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Full text of "Byzantine Churches In Constantinople"

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vin                      CHURCH OF S. THEODOSIA                       169
The last scene witnessed in this church as a Christian sanctuary was pathetic in the extreme. It was the vigil of the day sacred to the memory of the saint, May 29, 1453. The siege of the city by the Turks had reached its crisis. The morning light would see the Queen of Cities saved or lost. All hearts were torn with anxiety, and the religious fervour of the population rose to the highest pitch. Already, in the course of the previous day, a great procession had gone through the streets of the city, invoking the aid of God and of all His saints. The emperor and the leading personages of his court were in S. Sophia, praying, weeping, embracing one another, forgiving one another, all feeling oppressed by a sense of doom. In the terrible darkness the church of S. Theodosia, ablaze with lighted tapers, gleamed like a beacon of hope. An immense congregation, including many women, filled the building, and prayers ascended to Heaven with unwonted earnestness—when suddenly the tramp of soldiers and strange shouts were heard. Had the city indeed fallen ? The entrance of Turkish troops into the church removed all doubt, and the men and women who had gathered to pray for deliverance were carried off as prisoners of war.1 According to the Belglc Chronicle^ the body of the saint and other relics were thrown into the mire and cast to the dogs.2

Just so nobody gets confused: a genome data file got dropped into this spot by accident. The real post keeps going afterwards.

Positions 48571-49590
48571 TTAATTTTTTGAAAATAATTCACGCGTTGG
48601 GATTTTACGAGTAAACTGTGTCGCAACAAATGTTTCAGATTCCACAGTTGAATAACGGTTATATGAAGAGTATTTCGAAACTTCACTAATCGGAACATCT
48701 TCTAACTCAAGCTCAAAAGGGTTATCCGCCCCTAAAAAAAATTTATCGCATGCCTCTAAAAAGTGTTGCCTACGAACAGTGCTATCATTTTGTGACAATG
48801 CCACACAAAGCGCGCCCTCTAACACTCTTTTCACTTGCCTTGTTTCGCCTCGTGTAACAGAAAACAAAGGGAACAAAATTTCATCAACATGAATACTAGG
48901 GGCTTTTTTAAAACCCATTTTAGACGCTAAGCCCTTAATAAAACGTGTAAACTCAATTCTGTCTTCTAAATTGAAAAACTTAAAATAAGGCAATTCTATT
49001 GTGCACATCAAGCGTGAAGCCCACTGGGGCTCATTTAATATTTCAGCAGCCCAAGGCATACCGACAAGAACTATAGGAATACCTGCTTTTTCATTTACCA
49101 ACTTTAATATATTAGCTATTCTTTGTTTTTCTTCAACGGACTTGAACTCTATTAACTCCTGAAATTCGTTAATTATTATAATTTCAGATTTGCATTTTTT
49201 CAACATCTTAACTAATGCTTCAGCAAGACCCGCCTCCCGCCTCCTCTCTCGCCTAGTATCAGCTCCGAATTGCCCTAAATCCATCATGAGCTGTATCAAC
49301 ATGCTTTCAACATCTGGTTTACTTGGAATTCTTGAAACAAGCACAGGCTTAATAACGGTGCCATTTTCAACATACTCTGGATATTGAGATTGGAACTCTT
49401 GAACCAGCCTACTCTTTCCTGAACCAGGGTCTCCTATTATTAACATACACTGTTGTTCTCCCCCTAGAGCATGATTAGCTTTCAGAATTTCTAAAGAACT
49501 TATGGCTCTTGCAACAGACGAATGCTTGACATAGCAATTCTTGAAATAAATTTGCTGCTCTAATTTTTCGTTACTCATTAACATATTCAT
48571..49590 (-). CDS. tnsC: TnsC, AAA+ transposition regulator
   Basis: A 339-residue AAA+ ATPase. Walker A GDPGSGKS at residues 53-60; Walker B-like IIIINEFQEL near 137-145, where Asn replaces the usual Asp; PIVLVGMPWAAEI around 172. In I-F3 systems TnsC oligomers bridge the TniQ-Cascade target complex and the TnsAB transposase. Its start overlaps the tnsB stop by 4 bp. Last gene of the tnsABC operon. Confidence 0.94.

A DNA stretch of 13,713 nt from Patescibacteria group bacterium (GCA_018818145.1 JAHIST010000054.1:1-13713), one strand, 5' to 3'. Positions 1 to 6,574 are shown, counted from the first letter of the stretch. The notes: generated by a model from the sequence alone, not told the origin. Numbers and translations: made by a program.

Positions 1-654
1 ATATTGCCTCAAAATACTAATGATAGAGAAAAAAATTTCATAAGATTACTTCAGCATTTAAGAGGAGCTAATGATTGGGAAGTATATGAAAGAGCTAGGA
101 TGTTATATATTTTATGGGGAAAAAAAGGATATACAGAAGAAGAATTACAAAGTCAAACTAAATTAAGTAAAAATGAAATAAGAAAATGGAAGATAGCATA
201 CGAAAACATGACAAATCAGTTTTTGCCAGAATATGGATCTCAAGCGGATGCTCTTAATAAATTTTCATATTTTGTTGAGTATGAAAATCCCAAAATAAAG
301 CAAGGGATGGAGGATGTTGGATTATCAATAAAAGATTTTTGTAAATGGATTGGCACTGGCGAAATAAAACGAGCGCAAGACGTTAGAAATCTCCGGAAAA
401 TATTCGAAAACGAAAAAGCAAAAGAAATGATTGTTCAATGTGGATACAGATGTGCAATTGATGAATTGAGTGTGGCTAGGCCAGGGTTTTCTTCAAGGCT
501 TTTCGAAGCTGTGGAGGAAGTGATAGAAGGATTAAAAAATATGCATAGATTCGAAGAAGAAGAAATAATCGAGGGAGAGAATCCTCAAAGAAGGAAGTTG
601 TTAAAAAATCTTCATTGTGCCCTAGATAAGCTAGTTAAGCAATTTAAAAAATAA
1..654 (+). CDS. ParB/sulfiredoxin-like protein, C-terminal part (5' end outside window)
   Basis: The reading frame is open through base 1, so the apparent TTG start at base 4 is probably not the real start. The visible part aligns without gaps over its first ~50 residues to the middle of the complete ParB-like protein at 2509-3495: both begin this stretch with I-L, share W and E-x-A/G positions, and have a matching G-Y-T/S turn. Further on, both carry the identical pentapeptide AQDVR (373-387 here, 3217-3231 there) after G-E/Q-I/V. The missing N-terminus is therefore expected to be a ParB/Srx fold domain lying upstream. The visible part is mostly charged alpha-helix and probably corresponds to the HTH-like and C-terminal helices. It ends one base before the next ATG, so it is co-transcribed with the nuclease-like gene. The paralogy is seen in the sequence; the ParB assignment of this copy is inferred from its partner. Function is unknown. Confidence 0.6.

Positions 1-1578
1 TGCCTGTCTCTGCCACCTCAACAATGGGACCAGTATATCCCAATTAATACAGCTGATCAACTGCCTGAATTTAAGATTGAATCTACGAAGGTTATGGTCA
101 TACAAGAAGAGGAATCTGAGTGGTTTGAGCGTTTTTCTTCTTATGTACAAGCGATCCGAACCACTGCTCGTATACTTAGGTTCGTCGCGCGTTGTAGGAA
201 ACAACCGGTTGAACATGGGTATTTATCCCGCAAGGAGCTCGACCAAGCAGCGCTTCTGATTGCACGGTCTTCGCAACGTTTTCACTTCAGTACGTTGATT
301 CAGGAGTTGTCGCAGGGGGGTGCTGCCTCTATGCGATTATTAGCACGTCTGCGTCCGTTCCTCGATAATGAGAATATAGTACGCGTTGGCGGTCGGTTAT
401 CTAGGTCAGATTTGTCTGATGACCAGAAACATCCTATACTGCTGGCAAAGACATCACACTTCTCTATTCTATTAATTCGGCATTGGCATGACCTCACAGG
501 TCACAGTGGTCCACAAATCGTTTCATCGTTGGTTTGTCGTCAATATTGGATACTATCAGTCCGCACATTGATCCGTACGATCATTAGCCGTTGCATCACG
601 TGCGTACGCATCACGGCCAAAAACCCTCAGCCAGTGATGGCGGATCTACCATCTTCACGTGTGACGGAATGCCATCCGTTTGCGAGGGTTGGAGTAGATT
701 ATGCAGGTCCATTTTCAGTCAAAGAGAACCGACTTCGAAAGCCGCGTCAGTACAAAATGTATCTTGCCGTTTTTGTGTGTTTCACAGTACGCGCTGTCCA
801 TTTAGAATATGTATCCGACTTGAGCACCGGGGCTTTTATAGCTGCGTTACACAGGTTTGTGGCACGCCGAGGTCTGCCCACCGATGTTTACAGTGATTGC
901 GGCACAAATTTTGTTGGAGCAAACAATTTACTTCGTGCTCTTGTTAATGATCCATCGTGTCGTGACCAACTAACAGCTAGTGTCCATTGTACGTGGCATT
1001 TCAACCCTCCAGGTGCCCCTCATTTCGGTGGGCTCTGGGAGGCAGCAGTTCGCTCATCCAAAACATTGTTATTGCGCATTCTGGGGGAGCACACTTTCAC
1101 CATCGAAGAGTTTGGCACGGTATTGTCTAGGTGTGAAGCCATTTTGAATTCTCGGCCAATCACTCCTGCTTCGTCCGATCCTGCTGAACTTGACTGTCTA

Architectural Features
As the building has undergone extensive repairs since it became a mosque, care must be taken to distinguish between the original features of the fabric and Turkish changes and restorations. The pointed dome arches rest on pilasters built against the internal angles of the cross. The dome is windowless, has no internal drum, and externally is octagonal with a low drum and a flat cornice. Dome, arches, and pilasters are all evidently Turkish reconstructions. The gable walls of the transepts and the western wall are also Turkish. As the central apse coincided with the orientation of the mosque, it
1 Ducas, p. 293.                                   2 Du Cange, iv. p. 190,